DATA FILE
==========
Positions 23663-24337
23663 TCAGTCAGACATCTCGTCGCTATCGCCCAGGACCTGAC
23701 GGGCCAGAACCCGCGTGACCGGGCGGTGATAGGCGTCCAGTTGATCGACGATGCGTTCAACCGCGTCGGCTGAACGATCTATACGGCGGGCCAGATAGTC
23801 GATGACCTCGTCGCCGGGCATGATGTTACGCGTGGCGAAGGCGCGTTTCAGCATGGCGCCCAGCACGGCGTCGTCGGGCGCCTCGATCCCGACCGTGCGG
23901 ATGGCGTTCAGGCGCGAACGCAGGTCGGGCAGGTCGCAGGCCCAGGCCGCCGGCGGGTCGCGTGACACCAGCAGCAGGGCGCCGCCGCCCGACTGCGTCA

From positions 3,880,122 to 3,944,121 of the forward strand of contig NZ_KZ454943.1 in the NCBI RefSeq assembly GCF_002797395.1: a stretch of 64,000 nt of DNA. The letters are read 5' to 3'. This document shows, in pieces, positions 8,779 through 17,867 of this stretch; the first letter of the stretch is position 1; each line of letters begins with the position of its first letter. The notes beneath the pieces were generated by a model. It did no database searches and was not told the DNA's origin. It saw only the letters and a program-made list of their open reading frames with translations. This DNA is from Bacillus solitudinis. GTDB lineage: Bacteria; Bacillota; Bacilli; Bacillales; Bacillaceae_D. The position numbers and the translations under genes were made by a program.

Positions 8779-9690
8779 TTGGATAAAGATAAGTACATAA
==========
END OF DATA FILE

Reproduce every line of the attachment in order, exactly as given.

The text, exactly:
Positions 23663-24337
23663 TCAGTCAGACATCTCGTCGCTATCGCCCAGGACCTGAC
23701 GGGCCAGAACCCGCGTGACCGGGCGGTGATAGGCGTCCAGTTGATCGACGATGCGTTCAACCGCGTCGGCTGAACGATCTATACGGCGGGCCAGATAGTC
23801 GATGACCTCGTCGCCGGGCATGATGTTACGCGTGGCGAAGGCGCGTTTCAGCATGGCGCCCAGCACGGCGTCGTCGGGCGCCTCGATCCCGACCGTGCGG
23901 ATGGCGTTCAGGCGCGAACGCAGGTCGGGCAGGTCGCAGGCCCAGGCCGCCGGCGGGTCGCGTGACACCAGCAGCAGGGCGCCGCCGCCCGACTGCGTCA

From positions 3,880,122 to 3,944,121 of the forward strand of contig NZ_KZ454943.1 in the NCBI RefSeq assembly GCF_002797395.1: a stretch of 64,000 nt of DNA. The letters are read 5' to 3'. This document shows, in pieces, positions 8,779 through 17,867 of this stretch; the first letter of the stretch is position 1; each line of letters begins with the position of its first letter. The notes beneath the pieces were generated by a model. It did no database searches and was not told the DNA's origin. It saw only the letters and a program-made list of their open reading frames with translations. This DNA is from Bacillus solitudinis. GTDB lineage: Bacteria; Bacillota; Bacilli; Bacillales; Bacillaceae_D. The position numbers and the translations under genes were made by a program.

Positions 8779-9690
8779 TTGGATAAAGATAAGTACATAA